Blais then moved on to liquid nitrogen-created ‘grapes’ made from preserves in a sous vide.  He shamelessly plugged this new sous vide that can be purchased for a home.  (Perfect for a wedding gift, right?)  Giving Blais a hard time about his marketing, Kevin then asked if any of us were interested in GE appliances.


Richard Blais' new marketing plug: the sous vide for the personal kitchen


Liquid Nitrogen...


Making 'grapes' with preserves

Blais served the Thai-peanut butter and ‘fruit caviar’ on a sponge cake made with CO2, using just three ingredients, and heated in the microwave.  (Apparently, Blais also made this sponge cake on his recent appearance on Iron Chef.)


Showing off the sponge cake, fresh out of the microwave.

Sadly, the sponge cake was not gluten-free, so no sampling for this girl.  Blais even managed to incorporate truffle oil into this dish.  (He glazed the paper cups that he used for heating the sponge cake with a mixture of truffle oil, brown sugar, and something else.)


After the cooking exhibition, Blais and Gillespie took questions from the audience.  A sampling of the questions included:

What’s your least favorite food?” Gillespie responded with hazelnuts.

What happens when you get kicked off the show?”  Contestants are sequestered in apartments, but they can go out to restaurants, hang out at the pool, and relax.  Unfortunately they still have to live with the fact that they got kicked off the show.

Was the show stressful?”  Of course it was!  Interestingly, they said that it was hard to be in empty bedrooms as the show got down to its final few contestants, a constant reminder that people were getting kicked off.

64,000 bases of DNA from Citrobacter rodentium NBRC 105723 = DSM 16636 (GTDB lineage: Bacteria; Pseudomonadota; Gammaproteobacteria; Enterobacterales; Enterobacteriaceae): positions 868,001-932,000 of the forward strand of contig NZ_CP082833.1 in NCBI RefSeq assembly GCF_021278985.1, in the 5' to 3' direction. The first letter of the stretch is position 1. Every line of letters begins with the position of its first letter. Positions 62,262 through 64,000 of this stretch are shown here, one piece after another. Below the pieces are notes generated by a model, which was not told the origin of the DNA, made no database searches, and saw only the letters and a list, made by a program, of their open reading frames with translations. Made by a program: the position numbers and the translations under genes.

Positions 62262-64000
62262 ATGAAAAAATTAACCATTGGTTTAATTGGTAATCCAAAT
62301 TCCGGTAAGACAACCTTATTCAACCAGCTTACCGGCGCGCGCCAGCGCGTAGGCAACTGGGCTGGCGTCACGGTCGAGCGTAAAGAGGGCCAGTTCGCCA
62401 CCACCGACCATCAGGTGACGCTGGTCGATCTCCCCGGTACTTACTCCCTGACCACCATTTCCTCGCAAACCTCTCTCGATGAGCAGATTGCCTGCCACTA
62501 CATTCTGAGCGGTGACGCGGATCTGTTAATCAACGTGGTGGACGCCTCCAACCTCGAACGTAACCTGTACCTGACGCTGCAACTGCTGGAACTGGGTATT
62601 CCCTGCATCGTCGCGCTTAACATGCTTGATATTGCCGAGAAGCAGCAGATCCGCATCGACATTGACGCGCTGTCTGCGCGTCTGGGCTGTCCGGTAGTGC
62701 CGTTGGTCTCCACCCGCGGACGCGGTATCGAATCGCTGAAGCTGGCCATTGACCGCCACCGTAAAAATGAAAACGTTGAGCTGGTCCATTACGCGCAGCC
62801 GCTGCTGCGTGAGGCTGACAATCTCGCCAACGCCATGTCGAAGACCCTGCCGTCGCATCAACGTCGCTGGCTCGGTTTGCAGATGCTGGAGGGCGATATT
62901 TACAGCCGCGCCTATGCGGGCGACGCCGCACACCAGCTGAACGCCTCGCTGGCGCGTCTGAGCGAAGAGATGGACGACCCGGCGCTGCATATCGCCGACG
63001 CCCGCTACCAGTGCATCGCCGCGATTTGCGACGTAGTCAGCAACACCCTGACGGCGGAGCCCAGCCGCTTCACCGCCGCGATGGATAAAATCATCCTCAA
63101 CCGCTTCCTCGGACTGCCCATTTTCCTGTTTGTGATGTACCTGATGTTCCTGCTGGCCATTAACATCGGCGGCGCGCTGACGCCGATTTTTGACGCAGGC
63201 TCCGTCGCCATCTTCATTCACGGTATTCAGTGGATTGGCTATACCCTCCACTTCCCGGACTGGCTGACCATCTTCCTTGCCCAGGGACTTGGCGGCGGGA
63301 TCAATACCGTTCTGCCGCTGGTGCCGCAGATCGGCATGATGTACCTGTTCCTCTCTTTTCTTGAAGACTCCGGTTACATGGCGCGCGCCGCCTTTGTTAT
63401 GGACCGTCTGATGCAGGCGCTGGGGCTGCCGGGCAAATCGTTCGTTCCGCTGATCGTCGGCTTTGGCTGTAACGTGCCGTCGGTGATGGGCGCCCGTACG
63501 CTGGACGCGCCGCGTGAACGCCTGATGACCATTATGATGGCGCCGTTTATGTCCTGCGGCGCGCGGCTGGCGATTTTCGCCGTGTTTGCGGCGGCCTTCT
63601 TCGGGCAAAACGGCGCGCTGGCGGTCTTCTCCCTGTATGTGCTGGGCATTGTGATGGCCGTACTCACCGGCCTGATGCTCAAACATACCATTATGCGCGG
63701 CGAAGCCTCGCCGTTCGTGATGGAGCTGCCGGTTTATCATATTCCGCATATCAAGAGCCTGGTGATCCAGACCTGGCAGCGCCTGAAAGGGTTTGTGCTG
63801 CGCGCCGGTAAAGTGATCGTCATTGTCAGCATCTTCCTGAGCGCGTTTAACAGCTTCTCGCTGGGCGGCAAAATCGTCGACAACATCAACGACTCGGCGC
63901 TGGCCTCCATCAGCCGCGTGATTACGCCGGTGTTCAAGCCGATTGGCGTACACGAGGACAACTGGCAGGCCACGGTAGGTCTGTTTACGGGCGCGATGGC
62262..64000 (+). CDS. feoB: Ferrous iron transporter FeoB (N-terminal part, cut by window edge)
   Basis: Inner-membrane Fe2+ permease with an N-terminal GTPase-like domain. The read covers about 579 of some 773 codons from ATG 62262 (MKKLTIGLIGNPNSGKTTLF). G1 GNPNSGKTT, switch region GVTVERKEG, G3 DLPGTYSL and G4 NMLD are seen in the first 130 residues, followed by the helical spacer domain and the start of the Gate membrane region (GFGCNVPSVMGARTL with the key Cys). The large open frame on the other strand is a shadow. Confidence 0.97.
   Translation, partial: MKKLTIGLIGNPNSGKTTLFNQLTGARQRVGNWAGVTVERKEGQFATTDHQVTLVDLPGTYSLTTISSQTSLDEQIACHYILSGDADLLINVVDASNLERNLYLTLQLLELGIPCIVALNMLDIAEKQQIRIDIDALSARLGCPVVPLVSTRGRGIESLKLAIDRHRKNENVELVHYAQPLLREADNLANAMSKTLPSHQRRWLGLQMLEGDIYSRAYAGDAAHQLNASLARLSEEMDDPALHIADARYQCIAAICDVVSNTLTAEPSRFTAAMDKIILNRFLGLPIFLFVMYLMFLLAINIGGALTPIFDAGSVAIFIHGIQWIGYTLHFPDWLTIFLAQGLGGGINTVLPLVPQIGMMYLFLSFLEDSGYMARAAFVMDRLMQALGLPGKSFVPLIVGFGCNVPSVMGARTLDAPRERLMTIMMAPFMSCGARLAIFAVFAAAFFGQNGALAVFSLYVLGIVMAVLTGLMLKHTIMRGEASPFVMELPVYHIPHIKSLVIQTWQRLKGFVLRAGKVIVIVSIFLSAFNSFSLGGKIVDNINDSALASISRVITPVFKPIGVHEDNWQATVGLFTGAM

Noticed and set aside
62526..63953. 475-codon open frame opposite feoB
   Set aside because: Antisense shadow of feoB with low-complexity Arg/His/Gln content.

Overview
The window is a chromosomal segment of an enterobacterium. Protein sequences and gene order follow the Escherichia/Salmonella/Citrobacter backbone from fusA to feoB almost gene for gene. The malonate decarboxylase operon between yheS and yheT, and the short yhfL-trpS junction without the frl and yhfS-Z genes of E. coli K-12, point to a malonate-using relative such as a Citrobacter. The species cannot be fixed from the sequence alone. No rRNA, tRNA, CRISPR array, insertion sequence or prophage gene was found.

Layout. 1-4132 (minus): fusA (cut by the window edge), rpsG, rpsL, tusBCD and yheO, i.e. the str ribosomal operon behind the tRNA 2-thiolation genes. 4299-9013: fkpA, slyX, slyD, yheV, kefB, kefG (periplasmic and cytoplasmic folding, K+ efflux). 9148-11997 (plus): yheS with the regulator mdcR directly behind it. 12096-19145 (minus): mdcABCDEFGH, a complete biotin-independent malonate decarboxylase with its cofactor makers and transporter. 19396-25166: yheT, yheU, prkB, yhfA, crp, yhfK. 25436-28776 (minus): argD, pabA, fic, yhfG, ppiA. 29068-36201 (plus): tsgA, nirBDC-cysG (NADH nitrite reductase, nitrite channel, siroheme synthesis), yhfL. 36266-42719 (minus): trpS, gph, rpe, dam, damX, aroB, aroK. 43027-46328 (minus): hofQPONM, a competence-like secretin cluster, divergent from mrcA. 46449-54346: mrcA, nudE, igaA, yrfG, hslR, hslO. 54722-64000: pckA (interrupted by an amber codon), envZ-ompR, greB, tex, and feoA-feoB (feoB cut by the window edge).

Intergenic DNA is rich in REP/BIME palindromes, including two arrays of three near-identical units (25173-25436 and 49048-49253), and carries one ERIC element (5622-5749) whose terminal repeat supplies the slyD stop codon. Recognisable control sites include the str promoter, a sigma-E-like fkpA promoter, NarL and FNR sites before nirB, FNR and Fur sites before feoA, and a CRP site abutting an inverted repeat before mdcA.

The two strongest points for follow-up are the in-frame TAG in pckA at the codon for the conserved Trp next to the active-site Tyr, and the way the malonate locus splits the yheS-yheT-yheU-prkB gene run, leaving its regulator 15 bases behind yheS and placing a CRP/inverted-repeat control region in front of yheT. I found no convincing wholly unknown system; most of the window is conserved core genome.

Of course the teacher in me couldn’t resist asking a question.   I’m fascinated by what happens behind the scenes so I asked how long judges’ table takes.  They said as the show gets down to fewer contestants, judges’ table gets longer.  Kevin and Richard both said that their final judges’ table took over nine hours!!  I knew it was long but that’s crazy!

Richard and Kevin made quite the team.  While Richard was the center piece of the demonstration, the two made a clever, and funny, duo.  They were goofy, made jokes (some good, some bad) and actually seemed like they wanted to be there.  If ‘The Tour’ comes to your town, I highly recommend checking it out.  I didn’t get tickets in advance, just arrived 20 minutes before hand.  They had lots of extra tickets, which are free, and you get to sample the food, if you’re not gluten free.  Let the stalking continue…


Decatur’s Iberian Pig

Posted in Atlanta, Restaurants on April 19th, 2010 by Betsy – 9 Comments

Recently, David and I wanted to enjoy the spring weather so we decided to head to Decatur, wander around, and get a drink.  We had no plans of dining out, thinking that we would just eat a later dinner when we got home.

iberian-pig-logo-w-outlineWe stopped at the Iberian Pig, a relatively new restaurant in Decatur, and grabbed a seat at the bar.  This modern, Spanish restaurant offers many options on its menu, including cured meats, cheeses, small plates as well as entrees.  We placed ourselves directly in front of a fancy meat slicer that managed to grab our attention.  The bartenders were very attentive, and the vibe at the bar was professional, yet quirky.  All bartenders wear white button downs, black vests and ties, yet I think it’s a requirement that you must also have multiple tattoos and piercings to work at the bar.  I ordered a glass of Pinot from their relatively large wine selection.  David decided to try an Old Fashioned, in honor of Don Draper from our new favorite show, ‘Mad Men.’  (Well, it’s tied for first with ‘The Wire.’)  After sitting at the bar for a few minutes, we knew we liked the Iberian Pig simply because of the atmosphere and the Old Fashioned made by the bartender.  Who knew an Old Fashioned comes with one huge ice cube?


Of course I took a look at the menu even though food wasn’t part of the plan.  I immediately saw the “BWDs,” bacon wrapped dates stuffed with Manchego cheese and walnuts.  Wow.  Sounded potentially gluten-free, so figured it couldn’t hurt to ask.  The bartender said Iberian Pig actually was making a GF menu so he called over the owner, Frederico Castellucci.  He was very eager to serve us and went through some of our options with us while another waitress brought us the gluten-free menu.

Much to my happiness, the BWDs are naturally gluten-free so we placed an order.  These bites of tastiness were a perfect treat.  As you know, I love the dates and cheese combination, and bacon makes everything taste better, right?